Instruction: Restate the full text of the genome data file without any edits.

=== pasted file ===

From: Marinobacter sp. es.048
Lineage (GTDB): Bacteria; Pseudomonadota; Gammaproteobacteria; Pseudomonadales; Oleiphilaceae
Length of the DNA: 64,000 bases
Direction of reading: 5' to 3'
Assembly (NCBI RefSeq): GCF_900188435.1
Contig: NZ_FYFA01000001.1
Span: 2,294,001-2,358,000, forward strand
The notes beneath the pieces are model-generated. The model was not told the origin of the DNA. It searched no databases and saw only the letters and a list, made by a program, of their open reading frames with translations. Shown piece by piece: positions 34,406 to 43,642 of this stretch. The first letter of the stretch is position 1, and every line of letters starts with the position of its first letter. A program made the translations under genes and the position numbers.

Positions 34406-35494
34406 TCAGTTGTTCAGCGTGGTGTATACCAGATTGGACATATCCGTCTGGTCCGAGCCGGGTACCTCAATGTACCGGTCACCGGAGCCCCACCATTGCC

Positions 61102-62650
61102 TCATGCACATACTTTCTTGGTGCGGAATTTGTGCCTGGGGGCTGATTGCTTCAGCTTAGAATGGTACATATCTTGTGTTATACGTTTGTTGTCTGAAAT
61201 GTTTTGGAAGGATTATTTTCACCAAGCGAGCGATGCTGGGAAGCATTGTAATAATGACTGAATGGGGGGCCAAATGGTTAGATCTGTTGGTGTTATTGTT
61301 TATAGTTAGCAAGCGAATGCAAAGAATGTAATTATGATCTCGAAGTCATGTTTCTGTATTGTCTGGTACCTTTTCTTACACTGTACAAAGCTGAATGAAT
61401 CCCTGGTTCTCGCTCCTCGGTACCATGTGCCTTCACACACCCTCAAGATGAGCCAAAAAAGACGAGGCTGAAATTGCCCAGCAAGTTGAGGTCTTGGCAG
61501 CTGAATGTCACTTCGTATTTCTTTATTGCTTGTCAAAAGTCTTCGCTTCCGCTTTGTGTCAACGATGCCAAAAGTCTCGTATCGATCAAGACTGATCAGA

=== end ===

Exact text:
From: Marinobacter sp. es.048
Lineage (GTDB): Bacteria; Pseudomonadota; Gammaproteobacteria; Pseudomonadales; Oleiphilaceae
Length of the DNA: 64,000 bases
Direction of reading: 5' to 3'
Assembly (NCBI RefSeq): GCF_900188435.1
Contig: NZ_FYFA01000001.1
Span: 2,294,001-2,358,000, forward strand
The notes beneath the pieces are model-generated. The model was not told the origin of the DNA. It searched no databases and saw only the letters and a list, made by a program, of their open reading frames with translations. Shown piece by piece: positions 34,406 to 43,642 of this stretch. The first letter of the stretch is position 1, and every line of letters starts with the position of its first letter. A program made the translations under genes and the position numbers.

Positions 34406-35494
34406 TCAGTTGTTCAGCGTGGTGTATACCAGATTGGACATATCCGTCTGGTCCGAGCCGGGTACCTCAATGTACCGGTCACCGGAGCCCCACCATTGCC

Positions 61102-62650
61102 TCATGCACATACTTTCTTGGTGCGGAATTTGTGCCTGGGGGCTGATTGCTTCAGCTTAGAATGGTACATATCTTGTGTTATACGTTTGTTGTCTGAAAT
61201 GTTTTGGAAGGATTATTTTCACCAAGCGAGCGATGCTGGGAAGCATTGTAATAATGACTGAATGGGGGGCCAAATGGTTAGATCTGTTGGTGTTATTGTT
61301 TATAGTTAGCAAGCGAATGCAAAGAATGTAATTATGATCTCGAAGTCATGTTTCTGTATTGTCTGGTACCTTTTCTTACACTGTACAAAGCTGAATGAAT
61401 CCCTGGTTCTCGCTCCTCGGTACCATGTGCCTTCACACACCCTCAAGATGAGCCAAAAAAGACGAGGCTGAAATTGCCCAGCAAGTTGAGGTCTTGGCAG
61501 CTGAATGTCACTTCGTATTTCTTTATTGCTTGTCAAAAGTCTTCGCTTCCGCTTTGTGTCAACGATGCCAAAAGTCTCGTATCGATCAAGACTGATCAGA